The Telegraph
Saturday , June 7 , 2014
CIMA Gallary

After Bhutan, Japan beckons Modi

New Delhi, June 6: Prime Minister Narendra Modi is slated to have his passport stamped with a US visa shortly for a meeting with President Barack Obama in September — a privilege that had been denied to him by Washington DC when he was Gujarat chief minister.

Just after Modi embarks on his first foreign visit to Bhutan by the end of this month, Delhi will be sending out a concurrent signal to Dhaka that Bangladesh is also on top of the mind for the new administration in India.

External affairs minister Sushma Swaraj is likely to make her first foreign visit to Bangladesh. Bangladesh Prime Minister Sheikh Hasina, who sent the Speaker of the Bangladesh Parliament for Modi’s inaugural, had written to him suggesting that he should consider Dhaka for his first foreign trip as Prime Minister. Sushma may be in the Bangladesh capital on June 26.

Modi, who had been refused a visa by the US as chief minister of Gujarat for issues over the 2002 riots, is now set to set foot in the US for what is likely to be one of his first visits at the beginning of his tenure as Prime Minister.

His first would be to Bhutan and the second, most likely to Japan, in July.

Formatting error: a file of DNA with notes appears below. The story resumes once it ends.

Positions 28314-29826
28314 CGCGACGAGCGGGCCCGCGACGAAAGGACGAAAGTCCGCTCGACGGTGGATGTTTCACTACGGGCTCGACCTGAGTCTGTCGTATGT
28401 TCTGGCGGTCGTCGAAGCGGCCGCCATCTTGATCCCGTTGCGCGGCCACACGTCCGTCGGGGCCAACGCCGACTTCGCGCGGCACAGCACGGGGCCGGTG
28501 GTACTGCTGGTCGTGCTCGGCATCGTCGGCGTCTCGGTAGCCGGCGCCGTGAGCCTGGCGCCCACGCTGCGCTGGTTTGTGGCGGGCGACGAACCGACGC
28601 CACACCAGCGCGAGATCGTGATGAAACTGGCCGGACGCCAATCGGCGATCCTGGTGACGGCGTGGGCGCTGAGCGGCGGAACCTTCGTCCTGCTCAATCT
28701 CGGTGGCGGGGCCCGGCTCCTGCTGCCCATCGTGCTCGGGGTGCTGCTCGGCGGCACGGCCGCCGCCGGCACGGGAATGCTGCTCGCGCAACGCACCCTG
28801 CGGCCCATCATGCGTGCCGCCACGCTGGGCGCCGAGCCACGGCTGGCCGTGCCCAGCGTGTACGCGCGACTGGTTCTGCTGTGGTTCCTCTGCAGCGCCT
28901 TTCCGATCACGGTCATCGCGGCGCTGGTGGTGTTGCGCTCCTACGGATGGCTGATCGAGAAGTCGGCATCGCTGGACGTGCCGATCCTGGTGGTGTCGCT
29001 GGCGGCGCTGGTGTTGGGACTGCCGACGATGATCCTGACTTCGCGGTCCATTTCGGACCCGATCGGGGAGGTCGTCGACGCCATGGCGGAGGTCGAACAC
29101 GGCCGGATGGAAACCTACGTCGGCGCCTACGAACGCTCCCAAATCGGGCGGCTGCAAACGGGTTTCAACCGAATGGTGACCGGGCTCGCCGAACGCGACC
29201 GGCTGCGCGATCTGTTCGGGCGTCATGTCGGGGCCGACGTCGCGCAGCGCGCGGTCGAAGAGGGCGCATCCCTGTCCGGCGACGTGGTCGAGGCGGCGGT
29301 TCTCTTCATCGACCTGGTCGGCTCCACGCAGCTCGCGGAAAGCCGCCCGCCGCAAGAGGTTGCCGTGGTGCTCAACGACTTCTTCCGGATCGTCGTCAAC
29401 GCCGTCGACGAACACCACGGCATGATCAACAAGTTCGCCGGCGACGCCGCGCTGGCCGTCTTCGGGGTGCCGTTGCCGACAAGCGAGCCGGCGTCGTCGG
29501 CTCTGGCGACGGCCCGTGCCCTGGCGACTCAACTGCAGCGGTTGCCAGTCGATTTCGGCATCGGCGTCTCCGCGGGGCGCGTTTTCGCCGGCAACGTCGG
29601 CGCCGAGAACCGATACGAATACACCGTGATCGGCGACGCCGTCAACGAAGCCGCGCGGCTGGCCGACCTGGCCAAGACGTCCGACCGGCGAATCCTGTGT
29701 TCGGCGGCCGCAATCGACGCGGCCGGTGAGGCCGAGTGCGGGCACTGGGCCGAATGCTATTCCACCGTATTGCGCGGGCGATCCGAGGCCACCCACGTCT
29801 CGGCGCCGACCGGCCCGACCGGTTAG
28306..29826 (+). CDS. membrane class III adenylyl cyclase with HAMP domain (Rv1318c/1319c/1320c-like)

Modi is scheduled to be in Bhutan on June 14 and 15, the Prime Minister of Bhutan, Tshering Tobgay, tweeted this evening.

Tobgay, who was here for Modi’s swearing-in, said he was “honored and humbled” that Narendra Modi chose Bhutan for his first foreign trip as Prime Minister.

“The Prime Minister’s ‘inbox’ on foreign policy is full,” external affairs ministry spokesperson Syed Akbaruddin said here today. The spokesperson could not give definite dates for each of the visits that he said were still being worked out.

Since the gathering of the Saarc leaders at his inaugural, Modi has signalled that the neighbourhood would be his priority in foreign policy issues. The choice of Bhutan — probably India’s friendliest neighbour — was dictated largely by that logic.

“Since the results of the elections were announced there has been a lot of interest from around the globe to meet our new political leadership. The inbox on foreign policy is very crowded,” the spokesperson said.

The calendar entries on foreign visits and meetings with foreign leaders for the rest of the year start with Sunday, June 8, when the Chinese foreign minister reaches New Delhi as a special envoy of the Chinese President on a two-day visit. The Chinese foreign minister’s visit will be followed by the visit of the French foreign minister on Monday.

Speaking on Modi’s much-anticipated visit to the US in September, the spokesperson said: “Amongst the earliest to contact the then PM-designate was US President Barack Obama who invited him to visit at an early date”.